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Church of Jesus Christ of Latter-day Saints

 Organization

Dates

  • Existence: 1830-

Administrative History

The Church of Jesus Christ of Latter-day Saints (1830-) is a restorationist Christian church founded by Joseph Smith in New York. It is commonly abbreviated as the LDS Church and colloquially referred to as the Mormon Church.

During the 1820s, the church's founder, Joseph Smith, experienced visions and was led to the golden plates from which the Book of Mormon was translated. The Church was officially founded by Joseph Smith on April 6, 1830, in Palmyra, New York. The members of the religion faced a series of persecutions, and eventually fled to Utah for refuge beginning in 1847.

The Church continued to grow and expand beyond Utah, and today it has a membership numbering over 15 million. It is headquartered in Salt Lake City, Utah, with President M. Nelson serving as its prophet and president.

Citation

Encyclopedia of Mormonism, via WWW, Oct. 15, 2014 (History of the Church; founded April 6, 1830; LDS Church; Mormon Church; founder Joseph Smith; saw visions and found gold plates in the 1820s; persecution; fled to Utah in 1847; headquartered in Salt Lake)

Mormon Newsroom, via WWW, Oct. 15, 2014 (Statistical Report: April 2014 General Conference; membership over 15,000,000; prophet Thomas S. Monson)

Found in 40 Collections and/or Records:

George Washington Bean journal

 Collection — Folder: 1
Identifier: MSS 3860
Scope and Contents Journal contains entries by George Washington Bean from about 1855 to 1878 and includes a short autobiography, transaction records from his business dealings, and personal and family experiences.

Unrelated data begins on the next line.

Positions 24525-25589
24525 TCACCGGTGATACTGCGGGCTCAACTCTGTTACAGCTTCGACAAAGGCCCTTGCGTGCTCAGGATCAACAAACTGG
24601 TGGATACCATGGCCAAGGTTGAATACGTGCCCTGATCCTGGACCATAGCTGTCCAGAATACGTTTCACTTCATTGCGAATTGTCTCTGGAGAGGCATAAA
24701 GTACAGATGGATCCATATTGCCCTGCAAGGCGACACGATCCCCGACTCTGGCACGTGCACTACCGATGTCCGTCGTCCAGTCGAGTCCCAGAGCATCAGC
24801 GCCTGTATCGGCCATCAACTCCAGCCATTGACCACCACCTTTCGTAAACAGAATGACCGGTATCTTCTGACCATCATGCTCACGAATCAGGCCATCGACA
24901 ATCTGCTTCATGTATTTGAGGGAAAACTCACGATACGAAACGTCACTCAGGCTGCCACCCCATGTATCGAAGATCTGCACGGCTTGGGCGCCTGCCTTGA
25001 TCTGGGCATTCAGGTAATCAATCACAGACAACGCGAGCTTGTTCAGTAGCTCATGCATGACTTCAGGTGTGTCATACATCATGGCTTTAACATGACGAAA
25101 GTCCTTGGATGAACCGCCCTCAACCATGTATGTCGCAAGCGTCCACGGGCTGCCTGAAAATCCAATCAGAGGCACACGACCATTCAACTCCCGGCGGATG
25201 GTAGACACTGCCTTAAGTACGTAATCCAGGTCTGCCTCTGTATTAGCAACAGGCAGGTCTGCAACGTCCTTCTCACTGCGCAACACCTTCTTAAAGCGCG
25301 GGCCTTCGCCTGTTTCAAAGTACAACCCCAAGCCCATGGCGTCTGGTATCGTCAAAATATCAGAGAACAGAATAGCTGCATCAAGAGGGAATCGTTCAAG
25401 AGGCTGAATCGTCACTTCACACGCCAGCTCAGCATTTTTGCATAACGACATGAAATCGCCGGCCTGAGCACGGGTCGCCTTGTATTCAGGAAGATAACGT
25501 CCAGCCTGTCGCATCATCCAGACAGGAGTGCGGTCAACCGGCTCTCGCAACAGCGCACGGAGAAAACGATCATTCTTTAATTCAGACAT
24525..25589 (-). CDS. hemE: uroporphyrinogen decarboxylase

Ezra Taft Benson receipt

 File — Folder: 1
Identifier: MSS SC 1269
Scope and Contents Handwritten per diem receipt dated 24 January 1853 and signed by Ezra Taft Benson (1811-1869). The receipt acknowledges payment of $120.00 from Benjamin G. Ferris, secretary of the treasury, Utah Territory, for service at the 1852-1853 Legislative Assembly.

Thomas Walter Brookbank reminiscences

 File — Folder: 1
Identifier: MSS SC 799
Scope and Contents Consists of three separate manuscripts: "Religious Experiences of Thomas Walter Brookbank," "Travels and Threads of Experience," and "A Soldier's Recollections." These autobiographies recount the author's early life and conversion to Mormonism, his experiences in the Civil War (1861-1865), life in Utah and the Mormon settlements in eastern Arizona, and missionary activities in New Mexico, Texas, Mexico, and Great Britain.

William Butler autobiographies and letters

 File — Folder: 1
Identifier: MSS SC 863
Scope and Contents This collection consists of autobiographies and personal letters. Included are four personal histories of varying lengths. Butler described his visions, business matters, family relationships, church assignments, missions served, and recounted many colorful experiences including hunting down and killing the murderer of one of his children. The letters were written by William Butler and his first wife, Emma Harvey, to their Henry Harvey Butler in 1891-2 while Henry was serving on a mission to...